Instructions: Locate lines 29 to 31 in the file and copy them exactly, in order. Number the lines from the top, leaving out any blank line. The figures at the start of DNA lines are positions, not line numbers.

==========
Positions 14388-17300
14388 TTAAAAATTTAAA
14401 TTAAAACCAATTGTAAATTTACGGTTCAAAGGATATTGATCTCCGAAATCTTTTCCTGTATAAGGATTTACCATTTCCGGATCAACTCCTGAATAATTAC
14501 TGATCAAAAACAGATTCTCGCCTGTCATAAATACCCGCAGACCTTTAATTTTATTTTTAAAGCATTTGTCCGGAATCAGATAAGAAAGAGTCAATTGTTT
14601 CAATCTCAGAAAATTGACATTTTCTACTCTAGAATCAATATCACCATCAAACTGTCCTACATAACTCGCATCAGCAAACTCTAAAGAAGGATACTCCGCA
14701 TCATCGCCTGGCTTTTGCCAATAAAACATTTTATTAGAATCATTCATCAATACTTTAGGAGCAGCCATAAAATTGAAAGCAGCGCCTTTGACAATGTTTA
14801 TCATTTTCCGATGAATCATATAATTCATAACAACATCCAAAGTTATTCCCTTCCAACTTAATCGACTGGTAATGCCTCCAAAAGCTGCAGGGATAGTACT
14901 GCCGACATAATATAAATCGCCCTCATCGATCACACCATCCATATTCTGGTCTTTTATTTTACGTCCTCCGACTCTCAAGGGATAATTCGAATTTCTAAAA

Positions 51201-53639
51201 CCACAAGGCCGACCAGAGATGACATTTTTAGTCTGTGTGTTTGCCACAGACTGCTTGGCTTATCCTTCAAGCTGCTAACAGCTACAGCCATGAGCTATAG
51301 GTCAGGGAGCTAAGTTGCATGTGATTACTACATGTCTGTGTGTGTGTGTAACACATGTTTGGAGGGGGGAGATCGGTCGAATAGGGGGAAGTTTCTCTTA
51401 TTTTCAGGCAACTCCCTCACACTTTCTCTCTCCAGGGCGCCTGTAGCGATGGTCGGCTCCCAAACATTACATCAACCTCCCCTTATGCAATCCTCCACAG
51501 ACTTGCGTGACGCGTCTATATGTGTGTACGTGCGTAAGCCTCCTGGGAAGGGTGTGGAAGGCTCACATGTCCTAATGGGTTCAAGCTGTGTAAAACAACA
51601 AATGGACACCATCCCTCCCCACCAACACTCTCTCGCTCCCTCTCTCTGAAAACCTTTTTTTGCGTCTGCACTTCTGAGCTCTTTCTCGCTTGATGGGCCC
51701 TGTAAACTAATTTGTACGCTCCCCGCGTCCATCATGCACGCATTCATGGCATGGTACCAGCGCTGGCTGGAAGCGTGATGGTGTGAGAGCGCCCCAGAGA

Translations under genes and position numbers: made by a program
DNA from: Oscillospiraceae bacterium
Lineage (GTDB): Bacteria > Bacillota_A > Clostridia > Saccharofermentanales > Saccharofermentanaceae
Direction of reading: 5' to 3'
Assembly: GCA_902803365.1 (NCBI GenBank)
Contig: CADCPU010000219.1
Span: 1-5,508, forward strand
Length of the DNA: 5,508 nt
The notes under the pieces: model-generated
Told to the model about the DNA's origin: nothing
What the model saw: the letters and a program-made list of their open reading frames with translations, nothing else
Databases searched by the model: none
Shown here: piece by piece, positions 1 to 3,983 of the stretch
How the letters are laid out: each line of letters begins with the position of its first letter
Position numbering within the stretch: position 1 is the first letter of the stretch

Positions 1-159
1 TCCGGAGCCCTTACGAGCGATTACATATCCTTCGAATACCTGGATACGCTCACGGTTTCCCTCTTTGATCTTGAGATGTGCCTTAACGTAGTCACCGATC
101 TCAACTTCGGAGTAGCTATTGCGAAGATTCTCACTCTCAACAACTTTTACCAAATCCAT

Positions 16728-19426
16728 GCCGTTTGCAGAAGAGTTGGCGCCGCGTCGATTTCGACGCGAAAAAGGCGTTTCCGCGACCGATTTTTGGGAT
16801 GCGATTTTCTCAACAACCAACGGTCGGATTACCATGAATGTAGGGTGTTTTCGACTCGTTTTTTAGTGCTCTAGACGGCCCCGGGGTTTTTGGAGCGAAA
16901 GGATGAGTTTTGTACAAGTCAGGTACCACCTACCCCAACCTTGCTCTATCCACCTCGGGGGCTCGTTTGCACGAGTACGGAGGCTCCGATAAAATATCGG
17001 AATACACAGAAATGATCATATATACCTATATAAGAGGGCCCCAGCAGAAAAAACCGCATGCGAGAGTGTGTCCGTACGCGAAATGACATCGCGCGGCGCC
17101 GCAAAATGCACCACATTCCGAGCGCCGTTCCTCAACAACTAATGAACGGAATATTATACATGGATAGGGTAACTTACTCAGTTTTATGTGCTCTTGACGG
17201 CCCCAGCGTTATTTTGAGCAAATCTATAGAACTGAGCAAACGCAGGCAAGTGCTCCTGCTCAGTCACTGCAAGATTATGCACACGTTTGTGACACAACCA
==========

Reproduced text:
How the letters are laid out: each line of letters begins with the position of its first letter
Position numbering within the stretch: position 1 is the first letter of the stretch

Positions 1-159